Not just the patients being seen, but those who although healthy now, may be infected with multi-drug resistant bacteria in the future. Why is the government trying to contribute to what may be a large scale disaster at some point, when they have almost never demonstrated an ability to manage large scale disasters?

  3. To play devil’s advocate, those people who are using the VA or Walter Reed probably aren’t in the market to compare hospitals, so adding them to that website would be pointless and cost more money.

    Good point, but not necessarily so.
    There are many patients over 65 who are covered by Medicare and who come to our hospital for emergency services and procedures because they “wouldn’t be caught dead” at the VA.
    Besides, how is the government supposed to establish benchmarks?
    Lead by example, right?

  4. VA isn't what it used to be... on

    As a clinician in the busiest VA in the country (and no, it’s NOT Walter Reid) I can assure you the care is as good, if not better than many non-VA facilities. While I can’t speak for the ER directly as I have not read that data; a number of studies have been published comparing VA care to that of the outside world; we consistently outperform in Ambulatory care.


    I know an “n=1” study doesn’t mean much, but my experiences with the two VA hospitals in my area is quite the opposite. You can only get in touch with docs from about 9:30 to 4:00 and that’s only after waiting on hold for 20 minutes. Patients have to wait a long time for non-scheduled appointments and even longer for specialty care. Many who are able choose to come to the emergency department for care because they believe the care is better and quicker.

    OK, now the study is “n=2.” Here’s another example of VA frustrations – 774 rings of a telephone before someone answers a doctor’s phone call.

  5. I have three family members who have been treated in VA hospitals, they have received care as good as or better than I’ve gotten on the outside. My brother recently underwent cardiac bypass and had a top-notch Stanford cardiologist caring for him.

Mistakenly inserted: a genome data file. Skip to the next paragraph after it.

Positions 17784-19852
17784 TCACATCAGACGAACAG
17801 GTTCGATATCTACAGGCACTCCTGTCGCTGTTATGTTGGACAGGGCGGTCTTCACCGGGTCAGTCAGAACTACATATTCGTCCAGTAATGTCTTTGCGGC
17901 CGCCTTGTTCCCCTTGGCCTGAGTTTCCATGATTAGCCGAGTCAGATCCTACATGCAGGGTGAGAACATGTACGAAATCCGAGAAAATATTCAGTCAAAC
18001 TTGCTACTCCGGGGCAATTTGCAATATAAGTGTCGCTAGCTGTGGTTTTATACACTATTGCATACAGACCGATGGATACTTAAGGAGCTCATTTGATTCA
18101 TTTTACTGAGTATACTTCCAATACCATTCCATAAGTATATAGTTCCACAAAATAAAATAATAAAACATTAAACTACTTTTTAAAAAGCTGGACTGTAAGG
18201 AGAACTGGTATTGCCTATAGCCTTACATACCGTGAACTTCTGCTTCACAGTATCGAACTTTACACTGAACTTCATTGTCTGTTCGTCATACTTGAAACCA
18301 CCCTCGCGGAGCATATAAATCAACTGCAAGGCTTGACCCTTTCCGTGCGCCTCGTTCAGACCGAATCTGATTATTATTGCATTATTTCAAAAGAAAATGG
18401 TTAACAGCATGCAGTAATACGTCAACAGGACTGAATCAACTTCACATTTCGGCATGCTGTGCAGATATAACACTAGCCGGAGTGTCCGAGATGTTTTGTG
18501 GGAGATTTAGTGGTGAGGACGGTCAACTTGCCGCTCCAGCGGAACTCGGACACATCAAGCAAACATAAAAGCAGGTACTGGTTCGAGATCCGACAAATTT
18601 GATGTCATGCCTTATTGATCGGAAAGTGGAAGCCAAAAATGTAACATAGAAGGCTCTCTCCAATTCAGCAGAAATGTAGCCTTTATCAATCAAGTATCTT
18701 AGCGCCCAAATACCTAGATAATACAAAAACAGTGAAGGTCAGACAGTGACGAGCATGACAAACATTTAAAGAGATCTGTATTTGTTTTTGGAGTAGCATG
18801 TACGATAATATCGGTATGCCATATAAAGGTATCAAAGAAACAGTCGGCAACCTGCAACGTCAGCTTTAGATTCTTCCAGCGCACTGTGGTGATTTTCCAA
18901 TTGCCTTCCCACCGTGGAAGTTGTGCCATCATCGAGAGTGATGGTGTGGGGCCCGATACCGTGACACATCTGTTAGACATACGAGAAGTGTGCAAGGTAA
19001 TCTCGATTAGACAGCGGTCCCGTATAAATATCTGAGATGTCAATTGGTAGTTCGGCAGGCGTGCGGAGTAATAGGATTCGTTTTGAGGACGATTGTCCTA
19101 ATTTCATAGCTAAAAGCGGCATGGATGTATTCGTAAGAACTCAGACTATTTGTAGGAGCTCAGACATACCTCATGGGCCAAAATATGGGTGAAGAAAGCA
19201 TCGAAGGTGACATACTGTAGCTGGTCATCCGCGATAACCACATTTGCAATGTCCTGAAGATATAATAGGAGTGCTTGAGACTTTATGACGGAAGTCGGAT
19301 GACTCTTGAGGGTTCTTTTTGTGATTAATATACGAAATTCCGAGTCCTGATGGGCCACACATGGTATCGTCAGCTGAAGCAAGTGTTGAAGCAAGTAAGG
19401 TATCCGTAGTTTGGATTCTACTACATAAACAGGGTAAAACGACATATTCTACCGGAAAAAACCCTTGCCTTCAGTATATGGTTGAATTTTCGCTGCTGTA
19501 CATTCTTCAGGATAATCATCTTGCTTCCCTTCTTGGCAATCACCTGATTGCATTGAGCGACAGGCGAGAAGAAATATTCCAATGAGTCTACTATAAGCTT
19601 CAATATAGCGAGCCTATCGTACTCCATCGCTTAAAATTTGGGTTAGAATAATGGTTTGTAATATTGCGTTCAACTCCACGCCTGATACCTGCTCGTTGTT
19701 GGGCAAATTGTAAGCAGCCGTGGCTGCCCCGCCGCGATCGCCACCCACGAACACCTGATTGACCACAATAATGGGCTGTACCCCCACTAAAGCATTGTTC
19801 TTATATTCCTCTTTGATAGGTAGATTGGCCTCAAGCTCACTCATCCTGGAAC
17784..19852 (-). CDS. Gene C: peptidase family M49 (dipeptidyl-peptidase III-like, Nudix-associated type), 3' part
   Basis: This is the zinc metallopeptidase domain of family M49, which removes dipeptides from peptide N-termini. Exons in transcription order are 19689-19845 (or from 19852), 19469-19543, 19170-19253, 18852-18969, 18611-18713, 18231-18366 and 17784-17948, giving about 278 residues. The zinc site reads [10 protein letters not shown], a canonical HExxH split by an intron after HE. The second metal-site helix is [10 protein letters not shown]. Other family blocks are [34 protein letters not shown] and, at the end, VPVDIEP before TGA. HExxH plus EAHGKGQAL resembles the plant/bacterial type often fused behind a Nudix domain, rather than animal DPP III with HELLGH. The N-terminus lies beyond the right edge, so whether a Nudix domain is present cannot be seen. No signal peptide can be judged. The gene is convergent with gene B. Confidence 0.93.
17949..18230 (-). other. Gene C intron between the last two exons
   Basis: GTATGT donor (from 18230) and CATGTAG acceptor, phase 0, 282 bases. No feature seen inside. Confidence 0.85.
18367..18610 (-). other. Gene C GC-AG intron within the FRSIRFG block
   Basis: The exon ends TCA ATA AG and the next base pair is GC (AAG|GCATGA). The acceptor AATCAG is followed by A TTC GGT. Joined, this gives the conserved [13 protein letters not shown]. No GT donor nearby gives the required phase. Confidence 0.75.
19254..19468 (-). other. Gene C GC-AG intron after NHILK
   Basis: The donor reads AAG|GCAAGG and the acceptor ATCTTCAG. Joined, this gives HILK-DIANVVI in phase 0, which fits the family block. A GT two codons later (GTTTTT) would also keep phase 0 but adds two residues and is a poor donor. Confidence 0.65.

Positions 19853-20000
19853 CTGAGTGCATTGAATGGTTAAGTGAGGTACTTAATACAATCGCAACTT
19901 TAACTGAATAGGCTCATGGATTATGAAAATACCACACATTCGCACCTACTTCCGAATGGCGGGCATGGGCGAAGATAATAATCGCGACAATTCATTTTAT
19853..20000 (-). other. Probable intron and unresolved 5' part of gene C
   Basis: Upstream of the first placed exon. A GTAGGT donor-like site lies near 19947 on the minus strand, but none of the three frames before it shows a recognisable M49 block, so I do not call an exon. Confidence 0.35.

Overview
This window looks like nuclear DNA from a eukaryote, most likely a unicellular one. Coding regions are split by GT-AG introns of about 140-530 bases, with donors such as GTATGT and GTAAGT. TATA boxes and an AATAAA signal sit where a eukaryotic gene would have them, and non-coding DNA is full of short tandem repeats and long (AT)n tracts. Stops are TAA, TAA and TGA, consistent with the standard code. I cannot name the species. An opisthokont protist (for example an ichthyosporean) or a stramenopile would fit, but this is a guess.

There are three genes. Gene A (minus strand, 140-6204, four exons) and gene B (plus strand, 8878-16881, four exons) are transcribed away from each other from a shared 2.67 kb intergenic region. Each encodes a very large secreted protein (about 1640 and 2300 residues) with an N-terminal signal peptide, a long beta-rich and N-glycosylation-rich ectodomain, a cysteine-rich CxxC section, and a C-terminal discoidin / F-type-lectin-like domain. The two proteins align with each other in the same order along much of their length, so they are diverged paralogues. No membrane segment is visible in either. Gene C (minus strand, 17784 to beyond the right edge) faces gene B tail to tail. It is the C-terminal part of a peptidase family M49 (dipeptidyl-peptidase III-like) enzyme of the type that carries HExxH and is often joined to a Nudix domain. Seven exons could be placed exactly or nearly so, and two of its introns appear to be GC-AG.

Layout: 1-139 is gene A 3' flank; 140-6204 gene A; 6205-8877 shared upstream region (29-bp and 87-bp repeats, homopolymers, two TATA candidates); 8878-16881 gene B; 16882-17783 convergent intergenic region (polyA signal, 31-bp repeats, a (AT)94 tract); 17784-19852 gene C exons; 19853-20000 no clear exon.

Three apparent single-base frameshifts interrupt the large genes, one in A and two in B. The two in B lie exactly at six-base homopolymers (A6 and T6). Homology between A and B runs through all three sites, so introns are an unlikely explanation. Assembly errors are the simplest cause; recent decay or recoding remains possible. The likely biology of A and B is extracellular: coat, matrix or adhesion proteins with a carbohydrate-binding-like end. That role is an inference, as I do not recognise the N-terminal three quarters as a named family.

I would agree with Nurse K, military hospitals don’t serve the public and there would be no point rating them FOR the public.

    I agree that military hospitals don’t serve the public. But by not publishing the data, are you saying that military personnel should receive a different level of care than non-military personnel? Why hide the data?
    If the care in these hospitals is so good, then it should be a benchmark to which non-military hospitals should aspire.
    On the other hand, if the care is not as good, then I have a problem with the government expecting more from civilian hospitals than it, with its vast resources, can deliver itself.
    Besides, just because civilians can’t go to military hospitals doesn’t mean that military personnel can’t go to civilian hospitals. Shouldn’t they have a right to choose?

  6. Actually, Dr. WhiteCoat, there are ample evidence that in terms of preventative care measures and overall care, VA medical centers FAR outstrip that of non-military hospital care. No, I don’t work for a VA, I actually work at a university hospital and every single one of our quality improvement “ideas” seem to be things that the VA system has pioneered. I think you’d be interested in a book by the longtime government-deriding Phillip Longman, “Best Care Anywhere”, talking specifically about the ways in which the VA is significantly better than hospitals outside the VA system. While I do not fully agree with the book’s final conclusions, the evidence he provides and the references he provides are very convincing of the VA’s general superiority. Despite expecting to write a book denouncing the VA system, Longman was won over by the evidence as he researched for his book and the points he makes and the information he provides are incredibly compelling. Sadly, the VA system remains crippled in terms of its reputation from an era of corruption and mismanagement that is now long over.